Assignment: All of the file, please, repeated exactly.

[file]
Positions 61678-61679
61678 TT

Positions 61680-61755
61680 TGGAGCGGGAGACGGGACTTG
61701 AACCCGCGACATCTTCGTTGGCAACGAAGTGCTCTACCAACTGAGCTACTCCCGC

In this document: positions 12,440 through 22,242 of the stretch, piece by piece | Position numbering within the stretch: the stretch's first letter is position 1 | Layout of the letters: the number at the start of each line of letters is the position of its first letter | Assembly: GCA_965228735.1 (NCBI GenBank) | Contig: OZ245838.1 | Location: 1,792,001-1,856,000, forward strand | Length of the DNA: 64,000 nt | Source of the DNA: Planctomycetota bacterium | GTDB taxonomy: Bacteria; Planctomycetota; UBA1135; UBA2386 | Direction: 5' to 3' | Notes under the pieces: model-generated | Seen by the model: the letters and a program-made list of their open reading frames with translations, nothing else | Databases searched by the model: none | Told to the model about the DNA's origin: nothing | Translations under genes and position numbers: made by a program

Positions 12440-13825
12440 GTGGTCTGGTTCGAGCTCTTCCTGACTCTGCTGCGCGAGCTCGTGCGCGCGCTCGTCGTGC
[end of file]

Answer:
Positions 61678-61679
61678 TT

Positions 61680-61755
61680 TGGAGCGGGAGACGGGACTTG
61701 AACCCGCGACATCTTCGTTGGCAACGAAGTGCTCTACCAACTGAGCTACTCCCGC

In this document: positions 12,440 through 22,242 of the stretch, piece by piece | Position numbering within the stretch: the stretch's first letter is position 1 | Layout of the letters: the number at the start of each line of letters is the position of its first letter | Assembly: GCA_965228735.1 (NCBI GenBank) | Contig: OZ245838.1 | Location: 1,792,001-1,856,000, forward strand | Length of the DNA: 64,000 nt | Source of the DNA: Planctomycetota bacterium | GTDB taxonomy: Bacteria; Planctomycetota; UBA1135; UBA2386 | Direction: 5' to 3' | Notes under the pieces: model-generated | Seen by the model: the letters and a program-made list of their open reading frames with translations, nothing else | Databases searched by the model: none | Told to the model about the DNA's origin: nothing | Translations under genes and position numbers: made by a program

Positions 12440-13825
12440 GTGGTCTGGTTCGAGCTCTTCCTGACTCTGCTGCGCGAGCTCGTGCGCGCGCTCGTCGTGC